Sustainability | Renewable Energy

Sustainable U.S. Energy Infrastructure

Advancing Sustainability and Reliability in the U.S. Energy Infrastructure


The U.S. power grid provides energy to millions of homes and businesses, making it a central function in the nation’s economy. So many aspects of life depend on readily available and affordable electricity, but the grid is vulnerable to climate change and other risks, including physical threats and cyberattacks. Unscheduled outages cost the economy billions of dollars yearly, prompting the need to transition to sustainable and reliable power supply.

The Energy Grid Faces Climate and Security Risks


The U.S. built much of the grid in the 1960s and 1970s. 70% of transmission lines are older than 25 years and must be replaced soon to prevent catastrophic failure.

Due to the aging electrical grid, every extreme weather event and natural disaster can cause significant damage and prolonged outages. Between 2000 and 2021, 83% of reported major blackouts were caused by weather-related incidents, with Texas, California, Pennsylvania and Michigan among the worst hit.

Climate-related threats like floods, coastal encroachments and wildfires make the grid even more vulnerable to these events. For example, intense heat waves can cause transmission lines to swell and sag, impacting grid integrity.

Security risks are another paramount concern. There are 55,000 substations across the country, many of which only use simple yard fencing for protection. All it takes is a malicious actor or a disgruntled employee to sabotage power systems and cause widespread damage.

Accelerating the Deployment of Tenable Solutions


Three distinct areas are crucial to improving the reliability and sustainability of the U.S. energy grid.

Greenhouse Gas Mitigation 

The energy sector is a notorious contributor to greenhouse gas (GHG) emissions. Fossil fuel power plants generate and supply about 60% of the country’s electricity. Reducing reliance on these sources will not happen overnight, but every effort counts. For instance, installing carbon capture systems can significantly reduce the flow of heat-trapping GHG into the atmosphere. Research indicates carbon capture and sequestration projects can store up to 45 million tons of CO2 yearly, making it a practical solution for decarbonizing the industry.

By minimizing the amount of carbon emissions, the sector can mitigate the effects of climate change, in turn decreasing the frequency and severity of extreme weather events. This reduction means there’s less strain on the grid, which improves output reliability.

Renewable Energy Integration 

Renewable energy sources like solar, wind and geothermal are crucial to achieving a 100% clean electricity sector. These systems will be integral to meeting the growing demand for power over the coming years since there are no limits to the amount of sunlight, air currents and underground heat the planet can provide.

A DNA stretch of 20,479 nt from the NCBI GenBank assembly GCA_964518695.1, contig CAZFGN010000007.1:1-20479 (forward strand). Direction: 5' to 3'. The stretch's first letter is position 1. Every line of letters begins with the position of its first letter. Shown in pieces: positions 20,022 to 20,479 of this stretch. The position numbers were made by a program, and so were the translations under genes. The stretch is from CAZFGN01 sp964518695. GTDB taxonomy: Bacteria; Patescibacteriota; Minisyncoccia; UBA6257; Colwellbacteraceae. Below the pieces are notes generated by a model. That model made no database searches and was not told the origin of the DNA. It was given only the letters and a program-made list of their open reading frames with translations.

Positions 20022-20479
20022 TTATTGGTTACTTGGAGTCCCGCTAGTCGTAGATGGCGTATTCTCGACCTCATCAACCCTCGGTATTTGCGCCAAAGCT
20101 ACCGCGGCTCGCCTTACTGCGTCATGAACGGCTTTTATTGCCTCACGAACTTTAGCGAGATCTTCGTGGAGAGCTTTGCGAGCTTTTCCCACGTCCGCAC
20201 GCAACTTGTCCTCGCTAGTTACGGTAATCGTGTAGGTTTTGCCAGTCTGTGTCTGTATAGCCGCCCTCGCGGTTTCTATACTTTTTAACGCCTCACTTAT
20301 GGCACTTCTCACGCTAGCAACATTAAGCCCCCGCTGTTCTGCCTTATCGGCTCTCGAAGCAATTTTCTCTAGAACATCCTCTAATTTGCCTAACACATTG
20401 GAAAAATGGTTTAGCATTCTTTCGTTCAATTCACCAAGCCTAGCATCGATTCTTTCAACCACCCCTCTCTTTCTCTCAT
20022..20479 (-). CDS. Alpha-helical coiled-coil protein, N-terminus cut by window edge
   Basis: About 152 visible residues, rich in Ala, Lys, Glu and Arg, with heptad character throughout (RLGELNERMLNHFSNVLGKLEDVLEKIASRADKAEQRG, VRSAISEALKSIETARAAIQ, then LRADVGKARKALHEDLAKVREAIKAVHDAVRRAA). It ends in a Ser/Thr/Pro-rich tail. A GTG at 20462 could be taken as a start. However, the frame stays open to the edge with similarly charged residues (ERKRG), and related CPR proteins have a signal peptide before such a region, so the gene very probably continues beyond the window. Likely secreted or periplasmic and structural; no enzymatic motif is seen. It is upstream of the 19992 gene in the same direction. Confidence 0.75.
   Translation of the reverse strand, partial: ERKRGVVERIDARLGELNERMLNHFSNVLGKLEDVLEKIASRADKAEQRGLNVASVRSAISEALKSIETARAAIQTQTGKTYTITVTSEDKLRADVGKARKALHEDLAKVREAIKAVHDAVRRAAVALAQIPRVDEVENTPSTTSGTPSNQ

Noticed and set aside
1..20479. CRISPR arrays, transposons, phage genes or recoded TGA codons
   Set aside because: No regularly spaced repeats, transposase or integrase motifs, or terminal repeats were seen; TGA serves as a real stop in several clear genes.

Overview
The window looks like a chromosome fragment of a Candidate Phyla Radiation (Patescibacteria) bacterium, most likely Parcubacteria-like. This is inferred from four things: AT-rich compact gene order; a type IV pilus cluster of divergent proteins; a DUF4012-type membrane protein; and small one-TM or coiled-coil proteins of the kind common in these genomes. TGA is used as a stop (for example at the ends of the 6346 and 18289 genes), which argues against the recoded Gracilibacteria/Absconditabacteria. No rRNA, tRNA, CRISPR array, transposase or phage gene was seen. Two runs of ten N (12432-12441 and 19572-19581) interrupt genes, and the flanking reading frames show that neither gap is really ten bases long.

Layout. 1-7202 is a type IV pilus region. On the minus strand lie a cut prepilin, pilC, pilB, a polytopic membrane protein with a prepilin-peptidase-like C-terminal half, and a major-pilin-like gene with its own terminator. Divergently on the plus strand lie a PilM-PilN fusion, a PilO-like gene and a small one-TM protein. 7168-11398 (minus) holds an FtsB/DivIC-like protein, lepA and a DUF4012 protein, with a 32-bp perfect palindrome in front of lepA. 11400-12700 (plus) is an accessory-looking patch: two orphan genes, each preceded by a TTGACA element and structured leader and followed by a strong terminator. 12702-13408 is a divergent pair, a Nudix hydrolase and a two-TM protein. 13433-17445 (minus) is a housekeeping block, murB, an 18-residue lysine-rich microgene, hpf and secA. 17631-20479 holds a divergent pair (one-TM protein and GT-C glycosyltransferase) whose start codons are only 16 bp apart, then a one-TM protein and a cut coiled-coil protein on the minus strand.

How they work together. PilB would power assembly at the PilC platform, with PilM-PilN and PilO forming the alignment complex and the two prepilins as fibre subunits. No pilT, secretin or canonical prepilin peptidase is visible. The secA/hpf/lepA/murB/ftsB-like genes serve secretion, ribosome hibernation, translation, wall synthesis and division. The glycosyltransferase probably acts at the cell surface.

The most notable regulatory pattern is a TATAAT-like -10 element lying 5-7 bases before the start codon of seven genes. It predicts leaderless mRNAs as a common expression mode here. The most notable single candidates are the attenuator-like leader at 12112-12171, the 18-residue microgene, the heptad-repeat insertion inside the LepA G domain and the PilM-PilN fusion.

Advancements in storage technologies can bolster the reliability factor of renewables by storing power for use whenever necessary, such as during outages. The Department of Energy is heavily invested in improving energy storage innovations through several funded programs. For example, the Long Duration Storage Shot project can reduce grid-wide storage costs by up to 90% within the next 10 years.

Infrastructure Modernization

The backbone of a sustainable and reliable energy grid lies in its infrastructure, which is why prioritizing infrastructure modernization is essential. This encompasses many actions, including replacing outdated or aging transformers, circuit breakers, and transmission lines. Employing innovative grid technologies like advanced metering infrastructure and smart meters can optimize grid operations and enhance the efficiency of power distribution.

Investing in grid-hardening and physical security measures is also important to protect critical infrastructure from inclement weather and other hazards. Funding for these upgrades is already available, with the DOE already earmarking $20 million to replace aging infrastructure in 2023.

Towards a Sustainable and Reliable Energy Grid

The stakes are incredibly high regarding the reliability and sustainability of electricity supply. Outages have become increasingly expensive — financially and healthwise — and can undermine the country’s security.

Ensuring a resilient grid that can handle current and future demand has never been more paramount. By implementing these strategies, grid operators and policymakers can provide stable power distribution for the coming years.


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